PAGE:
Teams don’t like to be wrong, especially about high picks. So it’s highly plausible that a few of the very tall players that even made the NHL probably had no business doing so, but were given every opportunity to succeed because of where they were drafted. Keep in mind big players are far more likely to stick around on a roster as “checker” or “grinder” as well.  


Contrary to popular belief, picking a smaller player doesn’t seem to be the risky pick it is believed to be. Put in the right context, small players are not unlikely to make the NHL, rather they’re unlikely to get drafted and therefore unlikely to make the NHL. 

Small players are the best value pick you can find. Many have very good-to-elite scoring totals that suggest elite talent, but they go in the later rounds. Small players without elite numbers aren’t taken at all. Maybe they’re signed as free agents, but only after they destroy the NCAA or a European league after their draft eligible year(s). Then there’s probably hundreds more small players that could have been reliable energy players or penalty killers but never got chosen or seriously scouted. 

Meanwhile, if a player is extremely tall and made the CHL, USHL or a European feeder league, they will likely get drafted, and often much earlier than they should be, regardless of their skill or ability to produce points. Many of these players are often unable to make the NHL, or are only playing a few minutes a night in a sheltered role.

Hopefully a new NHL and players like Johnny Gaudreau, Brendan Gallagher and Tyler Ennis pave the way for smaller players to be drafted and given a chance to succeed. Then again, Theo Fleury was chosen 166th overall in 1987 and Mark Recchi went in the fourth round the year after despite having numbers indicative of top five picks. A few years later, Marty St. Louis needed to play four years of college before a team took a chance on him (despite putting up numbers you see maybe a few times a decade), only to release him because he was too small, and another team pick him up. Marc Savard went in the fourth round in 1995, after leading the entire OHL in scoring in his draft year.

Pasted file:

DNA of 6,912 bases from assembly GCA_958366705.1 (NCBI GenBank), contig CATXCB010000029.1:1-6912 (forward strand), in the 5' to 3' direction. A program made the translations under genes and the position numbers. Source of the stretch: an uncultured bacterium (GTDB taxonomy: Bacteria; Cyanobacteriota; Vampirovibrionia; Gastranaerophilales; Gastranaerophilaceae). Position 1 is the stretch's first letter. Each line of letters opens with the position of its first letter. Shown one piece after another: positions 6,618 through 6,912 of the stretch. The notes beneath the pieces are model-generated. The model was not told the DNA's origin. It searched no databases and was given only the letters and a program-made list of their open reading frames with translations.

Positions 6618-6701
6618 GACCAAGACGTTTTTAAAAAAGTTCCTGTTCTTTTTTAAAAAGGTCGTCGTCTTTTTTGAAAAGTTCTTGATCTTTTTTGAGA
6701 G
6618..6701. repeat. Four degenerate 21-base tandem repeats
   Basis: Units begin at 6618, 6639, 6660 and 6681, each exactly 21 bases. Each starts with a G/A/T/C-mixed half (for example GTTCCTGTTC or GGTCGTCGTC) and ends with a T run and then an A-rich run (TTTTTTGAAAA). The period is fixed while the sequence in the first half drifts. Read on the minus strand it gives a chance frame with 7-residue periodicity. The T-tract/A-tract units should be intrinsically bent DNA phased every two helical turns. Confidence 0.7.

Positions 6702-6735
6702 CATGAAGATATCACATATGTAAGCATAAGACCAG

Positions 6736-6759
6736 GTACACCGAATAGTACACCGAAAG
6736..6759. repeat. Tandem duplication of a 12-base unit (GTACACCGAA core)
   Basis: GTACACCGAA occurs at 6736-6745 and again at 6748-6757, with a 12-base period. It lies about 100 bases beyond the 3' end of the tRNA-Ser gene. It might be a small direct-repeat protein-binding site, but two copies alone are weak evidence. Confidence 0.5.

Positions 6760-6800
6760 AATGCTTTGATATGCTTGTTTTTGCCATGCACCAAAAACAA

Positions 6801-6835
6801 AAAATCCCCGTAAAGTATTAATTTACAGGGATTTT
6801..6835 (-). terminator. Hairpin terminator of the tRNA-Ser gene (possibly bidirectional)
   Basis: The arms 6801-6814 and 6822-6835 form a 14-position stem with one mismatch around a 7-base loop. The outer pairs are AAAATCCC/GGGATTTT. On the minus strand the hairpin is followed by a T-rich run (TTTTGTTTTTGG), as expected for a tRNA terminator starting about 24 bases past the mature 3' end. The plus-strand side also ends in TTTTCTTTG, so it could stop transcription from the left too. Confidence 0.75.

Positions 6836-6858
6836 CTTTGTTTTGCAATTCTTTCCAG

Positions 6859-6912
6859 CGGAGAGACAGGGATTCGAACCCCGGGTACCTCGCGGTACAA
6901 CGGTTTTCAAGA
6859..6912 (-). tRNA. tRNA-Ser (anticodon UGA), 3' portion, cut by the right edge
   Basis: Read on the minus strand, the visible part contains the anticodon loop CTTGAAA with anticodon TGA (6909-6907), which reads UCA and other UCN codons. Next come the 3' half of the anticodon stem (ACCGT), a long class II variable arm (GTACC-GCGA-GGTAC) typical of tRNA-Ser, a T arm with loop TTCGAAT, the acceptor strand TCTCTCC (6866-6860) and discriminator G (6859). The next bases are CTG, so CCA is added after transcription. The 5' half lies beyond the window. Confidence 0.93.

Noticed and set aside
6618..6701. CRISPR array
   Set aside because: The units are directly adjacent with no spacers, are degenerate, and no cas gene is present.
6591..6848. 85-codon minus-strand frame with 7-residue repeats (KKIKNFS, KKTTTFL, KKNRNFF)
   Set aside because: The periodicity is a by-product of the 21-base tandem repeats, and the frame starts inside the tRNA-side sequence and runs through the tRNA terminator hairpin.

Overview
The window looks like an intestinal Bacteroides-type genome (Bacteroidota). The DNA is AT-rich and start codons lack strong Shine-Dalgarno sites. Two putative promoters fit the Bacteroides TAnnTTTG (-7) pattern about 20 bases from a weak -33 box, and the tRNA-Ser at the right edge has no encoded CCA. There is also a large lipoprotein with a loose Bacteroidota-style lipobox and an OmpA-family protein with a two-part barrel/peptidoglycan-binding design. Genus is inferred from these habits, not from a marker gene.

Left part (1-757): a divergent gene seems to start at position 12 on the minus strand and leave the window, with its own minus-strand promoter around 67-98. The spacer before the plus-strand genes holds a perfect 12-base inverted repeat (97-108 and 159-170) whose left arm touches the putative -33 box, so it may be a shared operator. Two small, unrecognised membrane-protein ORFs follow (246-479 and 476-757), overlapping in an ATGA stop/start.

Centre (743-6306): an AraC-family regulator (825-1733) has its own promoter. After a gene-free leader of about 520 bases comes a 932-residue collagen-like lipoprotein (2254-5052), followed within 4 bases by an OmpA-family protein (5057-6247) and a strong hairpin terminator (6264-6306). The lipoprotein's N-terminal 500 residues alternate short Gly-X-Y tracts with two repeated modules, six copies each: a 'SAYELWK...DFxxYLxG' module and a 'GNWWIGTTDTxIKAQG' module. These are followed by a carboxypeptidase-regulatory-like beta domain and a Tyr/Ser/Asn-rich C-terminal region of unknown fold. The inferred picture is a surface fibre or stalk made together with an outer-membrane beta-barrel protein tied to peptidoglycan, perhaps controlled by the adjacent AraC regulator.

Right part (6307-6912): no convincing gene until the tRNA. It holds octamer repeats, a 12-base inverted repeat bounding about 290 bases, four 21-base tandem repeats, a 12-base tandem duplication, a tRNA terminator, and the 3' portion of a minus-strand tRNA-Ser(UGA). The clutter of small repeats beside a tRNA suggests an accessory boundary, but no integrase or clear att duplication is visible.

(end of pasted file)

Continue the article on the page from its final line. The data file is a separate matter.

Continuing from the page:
Fast forward to 2011: Gaudreau went in the fourth round, while leading all USHL rookies in scoring and having numbers indicative of a late first rounder. And in 2016, Alex DeBrincat amassed 101 points in the OHL in his draft year (second highest total of all first-year eligible players in the OHL). The only bad thing scouts could say about him was “he’s short,” and he went 39th overall (which is actually quite high, but he should have been a top 10 pick).  

The short player steal still exists today. I trust that more and more analytical tools will point towards small players being able to thrive in NHL, but I’m not sure they’ll ever be taken where they should be.

  • SmellOfVictory

    I think there are a lot of possible interpretations of the data. We could say that NHL teams often overlook smaller players when they shouldn’t, because smaller players tend to turn out better, true.

    But we could also look at it as: in order to be a functional NHLer, a smaller player generally has to be dynamic offensively. Therefore, those smaller players who do make the NHL inherently produce more points.

    Additionally, if the percentages of successes/busts are roughly even across the board in spite of fewer small players being taken, that may suggest that NHL teams are doing a pretty good job of scouting/acquiring these smaller players efficiently.

    I think another significant thing to note is the fact that the average height in North America is roughly 5’10 for a male. There is an inherently larger talent pool of guys between ~5’9-5’11 than at the other heights, due to anatomical averages. In spite of this fact, we see the height bell curve for NHLers sits roughly 3 inches taller than the average for the population as a whole (and even if we focus on whites, since the NHL is predominantly white, the NHL average is still above the normal average by 1-2 inches). We can’t say whether this is the result of drafting bias or a fundamental result of a general correlation between size (to a point) and effectiveness, but it could certainly be either.

    • cberg

      An excellent article overall with lots to think about.